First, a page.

# Displacement of a particle

#### FilupSmith

A few months ago, I stumped my Mathematics teacher with a question when we were learning about displacement of a particle, given a formula. For example, $x=t^{2}-t-1$, where x is in meters and t is in seconds.

Anyway, she made it very clear how to solve displacement when given time t (Simply solving for the unknown value). My question was, what happens in the case of, for example, the displacement $x=\sqrt{t-2}$, when t=1 second?

I guess my question is, how is displacement effected if the displacement x is a complex value?

#### HakimPhilo

Since you're working on real valued functions, you must restrict the domain of the function to values that produce real numbers. In other words, the displacement is undefined when your function produces complex values.

Last edited:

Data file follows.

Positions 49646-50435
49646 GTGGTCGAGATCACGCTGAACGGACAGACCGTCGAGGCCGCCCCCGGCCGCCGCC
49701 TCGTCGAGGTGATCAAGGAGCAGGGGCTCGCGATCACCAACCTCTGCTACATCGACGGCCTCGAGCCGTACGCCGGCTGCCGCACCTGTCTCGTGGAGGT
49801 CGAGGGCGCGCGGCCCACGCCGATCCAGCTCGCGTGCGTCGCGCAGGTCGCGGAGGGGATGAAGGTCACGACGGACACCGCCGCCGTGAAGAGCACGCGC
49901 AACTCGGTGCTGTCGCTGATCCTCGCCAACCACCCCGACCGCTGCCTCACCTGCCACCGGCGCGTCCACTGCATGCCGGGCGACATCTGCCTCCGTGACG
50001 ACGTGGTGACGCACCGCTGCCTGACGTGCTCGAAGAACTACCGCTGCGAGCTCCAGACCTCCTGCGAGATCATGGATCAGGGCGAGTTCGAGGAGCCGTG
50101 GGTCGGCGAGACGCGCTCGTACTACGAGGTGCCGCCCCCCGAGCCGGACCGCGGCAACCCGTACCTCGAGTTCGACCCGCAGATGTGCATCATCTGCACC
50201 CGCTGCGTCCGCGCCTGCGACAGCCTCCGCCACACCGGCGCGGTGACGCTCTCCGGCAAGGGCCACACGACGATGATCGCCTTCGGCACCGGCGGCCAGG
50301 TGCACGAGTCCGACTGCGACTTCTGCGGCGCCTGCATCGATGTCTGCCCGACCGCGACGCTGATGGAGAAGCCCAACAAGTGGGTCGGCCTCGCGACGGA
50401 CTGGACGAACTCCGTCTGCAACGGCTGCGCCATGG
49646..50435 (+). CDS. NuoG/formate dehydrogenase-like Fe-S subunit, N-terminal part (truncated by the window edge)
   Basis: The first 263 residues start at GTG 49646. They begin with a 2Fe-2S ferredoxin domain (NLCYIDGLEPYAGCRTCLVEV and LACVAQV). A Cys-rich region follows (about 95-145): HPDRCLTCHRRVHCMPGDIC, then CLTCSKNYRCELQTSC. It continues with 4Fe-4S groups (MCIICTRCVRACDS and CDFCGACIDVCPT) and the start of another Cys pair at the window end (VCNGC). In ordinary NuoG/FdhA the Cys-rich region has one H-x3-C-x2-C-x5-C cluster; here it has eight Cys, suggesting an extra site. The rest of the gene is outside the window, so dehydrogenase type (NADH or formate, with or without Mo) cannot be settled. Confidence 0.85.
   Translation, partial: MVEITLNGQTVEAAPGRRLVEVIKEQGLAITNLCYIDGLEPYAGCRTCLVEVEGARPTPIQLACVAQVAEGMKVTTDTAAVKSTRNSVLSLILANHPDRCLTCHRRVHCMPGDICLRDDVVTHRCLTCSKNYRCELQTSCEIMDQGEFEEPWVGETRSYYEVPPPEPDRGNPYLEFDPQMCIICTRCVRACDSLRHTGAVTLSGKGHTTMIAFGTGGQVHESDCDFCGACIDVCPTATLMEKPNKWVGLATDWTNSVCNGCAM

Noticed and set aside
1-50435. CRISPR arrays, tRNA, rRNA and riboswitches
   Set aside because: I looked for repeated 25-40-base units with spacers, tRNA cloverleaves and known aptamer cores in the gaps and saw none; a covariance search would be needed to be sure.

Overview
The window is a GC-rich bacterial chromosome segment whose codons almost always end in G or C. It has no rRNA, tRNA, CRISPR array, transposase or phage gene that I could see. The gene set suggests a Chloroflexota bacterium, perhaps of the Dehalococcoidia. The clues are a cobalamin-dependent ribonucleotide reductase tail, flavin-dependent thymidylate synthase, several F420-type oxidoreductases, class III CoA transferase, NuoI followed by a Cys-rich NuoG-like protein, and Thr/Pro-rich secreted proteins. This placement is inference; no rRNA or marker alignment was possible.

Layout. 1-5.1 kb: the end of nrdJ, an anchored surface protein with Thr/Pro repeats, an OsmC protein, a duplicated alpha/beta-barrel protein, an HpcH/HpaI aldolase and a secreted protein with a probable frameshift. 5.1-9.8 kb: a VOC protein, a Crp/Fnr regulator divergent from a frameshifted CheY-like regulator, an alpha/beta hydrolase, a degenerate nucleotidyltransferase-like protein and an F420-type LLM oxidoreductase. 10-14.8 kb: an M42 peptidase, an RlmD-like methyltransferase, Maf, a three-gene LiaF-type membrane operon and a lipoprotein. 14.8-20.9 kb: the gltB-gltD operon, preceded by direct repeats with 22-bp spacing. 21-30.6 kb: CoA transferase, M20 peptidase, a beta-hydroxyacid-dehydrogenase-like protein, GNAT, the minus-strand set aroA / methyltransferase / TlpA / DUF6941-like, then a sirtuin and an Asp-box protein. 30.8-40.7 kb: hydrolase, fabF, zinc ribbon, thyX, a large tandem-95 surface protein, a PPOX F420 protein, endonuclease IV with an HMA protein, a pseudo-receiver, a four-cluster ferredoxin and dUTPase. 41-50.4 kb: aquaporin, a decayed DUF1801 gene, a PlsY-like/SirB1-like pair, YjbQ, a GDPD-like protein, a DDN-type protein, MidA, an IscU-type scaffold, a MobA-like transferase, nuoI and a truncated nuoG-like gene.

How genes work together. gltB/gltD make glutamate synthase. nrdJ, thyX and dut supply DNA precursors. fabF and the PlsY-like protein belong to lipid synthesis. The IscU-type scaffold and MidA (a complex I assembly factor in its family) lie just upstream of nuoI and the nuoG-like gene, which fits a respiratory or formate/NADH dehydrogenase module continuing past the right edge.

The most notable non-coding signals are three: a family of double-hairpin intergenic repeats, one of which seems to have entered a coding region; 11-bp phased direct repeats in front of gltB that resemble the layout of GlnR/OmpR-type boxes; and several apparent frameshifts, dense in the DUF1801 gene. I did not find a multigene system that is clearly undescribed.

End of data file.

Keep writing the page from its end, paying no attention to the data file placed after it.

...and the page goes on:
#### FilupSmith

The displacement is undefined when your function produces complex values. Anyone is free to correct me if I'm wrong.
That sounds most probable.
So for the case of $x=\sqrt{t-2}$, $x\in \mathbb{R}$ ?

~| FilupSmith |~

Gold Member
You would like to see the graph of the equation $y=\sqrt{x-2}$

#### Attachments

• 9.1 KB Views: 306

#### HakimPhilo

So for the case of $x=\sqrt{t-2}$, $x\in \mathbb{R}$ ?
The variable here is $t$, for the function to be defined what's inside the square root must be positive, i.e. $t-2\geqslant0\Rightarrow t\geqslant 2$.

Last edited:

#### FilupSmith

The variable here is $t$, for the function to be defined what's inside the square root must be positive, that is $t-2\geqslant0\Rightarrow t\geqslant 2$.

Ah, I see.

~| FilupSmith |~

#### FilupSmith

You would like to see the graph of the equation $y=\sqrt{x-2}$

I know what it looks like, I'm just curious about what the displacement would be for non-real x values - but it seems to be that for $x=f\left( t\right)$, x cannot be complex.

~| FilupSmith |~